Debate over Threat of North Korean Attack by Electromagnetic Pulse

by Vins
Published: Updated:

In March, 2017, The Hill published an opinion piece by R. James Woolsey, who directed the CIA from 1993-95, and Peter Vincent Pry, who had previously served in the House Armed Services Committee and the CIA. In their piece, titled “How North Korea Could Kill 90 Percent of Americans,” Woolsey and Pry underscored existing concerns about North Korea’s nuclear threat by pointing to another devastating possibility, attack by electromagnetic pulse (EMP).

Noting previous warnings by former national security officials from the Reagan and Clinton administrations, Woolsey and Pry asserted that North Korea could attack the US using a single warhead armed to deliver a “high-altitude electromagnetic pulse” that “could blackout the national electric grid and other life-sustaining critical infrastructures for over a year—killing 9 of 10 Americans by starvation and societal collapse.”

With two North Korean satellites in orbit over the US “on trajectories consistent with surprise EMP attack,” Woolsey and Pry asked, “Why do the press and public officials ignore or under-report these facts?”

Several days later, Popular Mechanics published a rebuttal of Woolsey and Pry’s argument.

“While North Korea does pose an increasingly serious nuclear threat to the United States,” Kyle Mizokami wrote, “the claim it could kill 300 million Americans by depriving them of electricity is not realistic.” The dramatic claim derived from “the words of Congressman Roscoe Bartlett, who describes a novel he had read called One Second After,” Mizokami reported. The book, a work of fiction, imagined an EMP attack on the US, which so frightened Bartlett that, after leaving Congress, he moved into the woods and became a survivalist. In brief, Mizokami wrote, “The claim that North Korea could kill 90 percent of the American people was directly pulled from a science fiction novel.” Mizokami’s Popular Mechanics report went on to note a number of additional problematic claims in Woolsey and Pry’s Hill article.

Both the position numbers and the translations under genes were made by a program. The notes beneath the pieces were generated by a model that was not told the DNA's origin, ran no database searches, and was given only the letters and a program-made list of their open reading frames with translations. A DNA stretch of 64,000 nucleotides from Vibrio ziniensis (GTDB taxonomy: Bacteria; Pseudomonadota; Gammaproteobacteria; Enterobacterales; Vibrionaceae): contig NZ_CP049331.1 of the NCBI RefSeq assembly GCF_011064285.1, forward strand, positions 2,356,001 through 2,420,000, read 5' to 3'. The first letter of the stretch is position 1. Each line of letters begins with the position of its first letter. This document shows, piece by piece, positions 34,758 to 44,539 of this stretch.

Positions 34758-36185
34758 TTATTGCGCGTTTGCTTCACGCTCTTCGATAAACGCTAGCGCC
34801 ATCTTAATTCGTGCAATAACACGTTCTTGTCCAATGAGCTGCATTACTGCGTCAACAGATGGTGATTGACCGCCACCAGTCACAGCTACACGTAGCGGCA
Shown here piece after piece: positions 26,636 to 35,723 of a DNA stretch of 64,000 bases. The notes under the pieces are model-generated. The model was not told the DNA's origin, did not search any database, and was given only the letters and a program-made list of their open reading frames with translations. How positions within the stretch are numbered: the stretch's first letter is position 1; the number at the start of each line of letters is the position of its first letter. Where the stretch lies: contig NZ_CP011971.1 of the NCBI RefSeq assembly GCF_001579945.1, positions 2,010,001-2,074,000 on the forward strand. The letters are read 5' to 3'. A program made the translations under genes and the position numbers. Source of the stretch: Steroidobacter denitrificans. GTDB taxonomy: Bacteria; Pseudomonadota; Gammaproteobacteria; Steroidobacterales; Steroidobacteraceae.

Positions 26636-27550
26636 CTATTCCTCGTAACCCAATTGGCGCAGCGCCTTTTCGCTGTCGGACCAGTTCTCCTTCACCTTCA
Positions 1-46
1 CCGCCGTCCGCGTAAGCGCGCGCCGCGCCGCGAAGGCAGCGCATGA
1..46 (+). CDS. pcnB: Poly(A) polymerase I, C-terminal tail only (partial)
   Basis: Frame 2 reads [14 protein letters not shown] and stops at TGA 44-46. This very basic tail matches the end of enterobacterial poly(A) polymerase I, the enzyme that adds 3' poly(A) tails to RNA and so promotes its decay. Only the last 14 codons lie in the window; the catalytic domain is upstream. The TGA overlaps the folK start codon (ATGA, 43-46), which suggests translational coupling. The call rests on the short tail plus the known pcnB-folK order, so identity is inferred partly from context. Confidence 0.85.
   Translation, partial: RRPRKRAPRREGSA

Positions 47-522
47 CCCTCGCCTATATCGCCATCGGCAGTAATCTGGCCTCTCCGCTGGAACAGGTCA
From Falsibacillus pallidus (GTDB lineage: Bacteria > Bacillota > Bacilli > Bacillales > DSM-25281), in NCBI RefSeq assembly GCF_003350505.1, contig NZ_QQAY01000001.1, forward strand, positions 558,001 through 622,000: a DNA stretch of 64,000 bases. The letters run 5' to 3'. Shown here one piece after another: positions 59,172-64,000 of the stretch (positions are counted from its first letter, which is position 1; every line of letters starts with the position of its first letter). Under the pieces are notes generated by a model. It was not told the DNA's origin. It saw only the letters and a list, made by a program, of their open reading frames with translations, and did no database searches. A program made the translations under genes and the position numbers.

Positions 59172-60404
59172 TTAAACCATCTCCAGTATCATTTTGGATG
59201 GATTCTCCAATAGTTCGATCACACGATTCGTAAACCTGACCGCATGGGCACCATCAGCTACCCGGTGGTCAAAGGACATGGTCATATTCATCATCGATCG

In April, 2017, the Washington Examiner reported that the Defense Advanced Research Projects Agency, or DARPA, sought development of a Rapid Attack Detection, Isolation and Characterization Systems (RADICS) program that would “enable black start recovery of the power grid amidst a cyber-attack on the U.S. energy sector’s critical infrastructure.”

According to the Examiner, “DARPA’s focus is on thwarting a cyber attack, but Pry and Woolsey have also warned that North Korea or Iran could attack the grid with an atmospheric nuclear explosion over the East Coast that will disable the grid and that could end up leading to the death of 90 percent of those in the East.”


Kyle Mizokami, “No, North Korea Can’t Kill 90 Percent of Americans,” Popular Mechanics, March 31, 2017,

Paul Bedard, “Getting Ready: Pentagon to Protect Electric Grid from Massive Attack,” Washington Examiner, April 14, 2017,

Student Researcher: Harmanjit Singh Bansil (Indian River State College)
Faculty Evaluator: Elliot D. Cohen (Indian River State College)